Just when I thought the whole Yik Yak thing was dying down comes this (which I learned about from an alert EMUTalk reader and a colleague), from the Sunday New York Times, “Popular Yik Yak App Confers Anonymity and Delivers Abuse.” Here’s a long quote from the opening paragraphs that makes it clear why this is particularly relevant for EMU:
During a brief recess in an honors course at Eastern Michigan University last fall, a teaching assistant approached the class’s three female professors. “I think you need to see this,” she said, tapping the icon of a furry yak on her iPhone.
The app opened, and the assistant began scrolling through the feed. While the professors had been lecturing about post-apocalyptic culture, some of the 230 or so freshmen in the auditorium had been having a separate conversation about them on a social media site called Yik Yak. There were dozens of posts, most demeaning, many using crude, sexually explicit language and imagery.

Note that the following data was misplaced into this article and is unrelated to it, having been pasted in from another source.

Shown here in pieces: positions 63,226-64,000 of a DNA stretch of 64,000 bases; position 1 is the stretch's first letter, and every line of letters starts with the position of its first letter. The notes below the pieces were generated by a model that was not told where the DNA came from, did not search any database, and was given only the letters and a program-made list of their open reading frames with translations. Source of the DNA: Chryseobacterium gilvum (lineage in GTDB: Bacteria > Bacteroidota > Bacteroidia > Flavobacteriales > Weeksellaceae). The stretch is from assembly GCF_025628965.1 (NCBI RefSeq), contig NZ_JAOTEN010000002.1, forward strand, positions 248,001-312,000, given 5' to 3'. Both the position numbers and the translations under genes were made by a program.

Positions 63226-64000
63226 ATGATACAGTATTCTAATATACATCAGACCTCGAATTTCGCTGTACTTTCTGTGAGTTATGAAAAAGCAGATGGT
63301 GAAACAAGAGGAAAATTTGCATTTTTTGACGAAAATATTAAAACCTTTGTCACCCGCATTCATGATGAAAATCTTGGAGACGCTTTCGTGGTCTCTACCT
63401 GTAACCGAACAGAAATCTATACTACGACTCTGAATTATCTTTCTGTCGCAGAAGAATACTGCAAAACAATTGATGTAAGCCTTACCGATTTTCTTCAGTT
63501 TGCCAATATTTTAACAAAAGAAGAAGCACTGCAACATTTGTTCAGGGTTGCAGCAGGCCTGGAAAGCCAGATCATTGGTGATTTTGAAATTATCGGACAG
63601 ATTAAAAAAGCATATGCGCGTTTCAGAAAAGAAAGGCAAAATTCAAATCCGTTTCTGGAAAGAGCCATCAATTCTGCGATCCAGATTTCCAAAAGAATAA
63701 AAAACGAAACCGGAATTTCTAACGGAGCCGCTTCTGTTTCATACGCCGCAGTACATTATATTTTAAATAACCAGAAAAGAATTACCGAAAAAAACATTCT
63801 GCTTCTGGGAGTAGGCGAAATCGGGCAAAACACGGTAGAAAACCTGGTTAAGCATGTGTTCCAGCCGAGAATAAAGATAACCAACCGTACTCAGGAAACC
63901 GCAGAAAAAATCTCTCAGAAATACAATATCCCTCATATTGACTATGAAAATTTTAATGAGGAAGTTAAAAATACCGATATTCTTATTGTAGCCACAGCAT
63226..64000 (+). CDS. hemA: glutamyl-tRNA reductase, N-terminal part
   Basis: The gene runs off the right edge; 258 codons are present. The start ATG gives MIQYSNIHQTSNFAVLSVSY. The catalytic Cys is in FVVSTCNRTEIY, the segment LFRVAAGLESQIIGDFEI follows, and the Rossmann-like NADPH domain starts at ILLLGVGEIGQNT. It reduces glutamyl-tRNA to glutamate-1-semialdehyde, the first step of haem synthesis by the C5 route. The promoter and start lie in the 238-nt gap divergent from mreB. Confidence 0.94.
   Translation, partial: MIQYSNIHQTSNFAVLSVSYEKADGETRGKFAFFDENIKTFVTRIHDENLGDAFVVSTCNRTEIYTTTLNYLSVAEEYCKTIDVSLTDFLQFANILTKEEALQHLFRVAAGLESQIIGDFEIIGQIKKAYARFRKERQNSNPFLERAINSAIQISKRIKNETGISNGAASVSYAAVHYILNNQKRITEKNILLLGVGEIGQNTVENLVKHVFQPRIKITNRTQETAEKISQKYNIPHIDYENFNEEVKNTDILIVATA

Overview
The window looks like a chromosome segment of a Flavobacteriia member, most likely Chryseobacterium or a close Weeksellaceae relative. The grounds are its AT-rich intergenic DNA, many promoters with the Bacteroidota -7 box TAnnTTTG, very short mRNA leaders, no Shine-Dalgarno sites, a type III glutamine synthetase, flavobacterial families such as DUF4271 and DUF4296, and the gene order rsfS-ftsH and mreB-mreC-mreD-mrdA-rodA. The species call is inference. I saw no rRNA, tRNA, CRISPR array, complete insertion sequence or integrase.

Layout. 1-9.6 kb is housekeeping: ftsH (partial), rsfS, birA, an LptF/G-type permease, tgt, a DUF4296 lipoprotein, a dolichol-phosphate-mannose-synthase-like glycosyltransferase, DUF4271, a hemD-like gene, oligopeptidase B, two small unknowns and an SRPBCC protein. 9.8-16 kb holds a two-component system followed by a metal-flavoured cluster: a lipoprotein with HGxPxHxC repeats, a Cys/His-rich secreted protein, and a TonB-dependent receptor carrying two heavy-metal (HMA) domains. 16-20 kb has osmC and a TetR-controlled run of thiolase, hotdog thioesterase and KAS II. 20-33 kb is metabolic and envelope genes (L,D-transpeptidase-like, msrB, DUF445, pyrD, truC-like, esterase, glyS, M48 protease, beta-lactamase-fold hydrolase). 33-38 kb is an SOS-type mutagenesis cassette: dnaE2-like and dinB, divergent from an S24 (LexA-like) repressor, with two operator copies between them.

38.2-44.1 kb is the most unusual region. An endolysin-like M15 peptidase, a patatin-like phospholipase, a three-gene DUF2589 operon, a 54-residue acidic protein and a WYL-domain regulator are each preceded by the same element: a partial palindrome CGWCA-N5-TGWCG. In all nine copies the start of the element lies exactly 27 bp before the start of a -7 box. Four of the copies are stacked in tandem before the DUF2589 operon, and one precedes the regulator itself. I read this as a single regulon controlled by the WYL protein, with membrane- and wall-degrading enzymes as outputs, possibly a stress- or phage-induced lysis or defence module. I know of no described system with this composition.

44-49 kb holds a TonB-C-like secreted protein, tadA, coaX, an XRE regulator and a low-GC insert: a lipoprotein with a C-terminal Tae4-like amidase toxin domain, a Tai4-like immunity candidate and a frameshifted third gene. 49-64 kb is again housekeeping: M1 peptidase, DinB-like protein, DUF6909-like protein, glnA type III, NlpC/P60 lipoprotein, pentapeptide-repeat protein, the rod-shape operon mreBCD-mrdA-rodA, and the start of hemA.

After class, one of the professors, Margaret Crouch, sent off a flurry of emails — with screenshots of some of the worst messages attached — to various university officials, urging them to take some sort of action. “I have been defamed, my reputation besmirched. I have been sexually harassed and verbally abused,” she wrote to her union representative. “I am about ready to hire a lawyer.”
In the end, nothing much came of Ms. Crouch’s efforts, for a simple reason: Yik Yak is anonymous. There was no way for the school to know who was responsible for the posts.
Eastern Michigan is one of a number of universities whose campus has been roiled by offensive “yaks.” Since the app’s introduction a little more than a year ago, it has been used to issue threats of mass violence on more than a dozen college campuses, including the University of North Carolina, Michigan State University and Penn State. Racist, homophobic and misogynist “yaks” have generated controversy at many more, among them Clemson, Emory, Colgate and the University of Texas. At Kenyon College, a “yakker” proposed a gang rape at the school’s women’s center.
The article goes on from there, and I think it does a pretty good job of summing up the way Yik Yak works and the limitations/problems/dilemmas universities face in doing anything about it. Though since this is now news in the New York Times, I have to wonder: what has happened with Crouch’s threat of hiring a lawyer?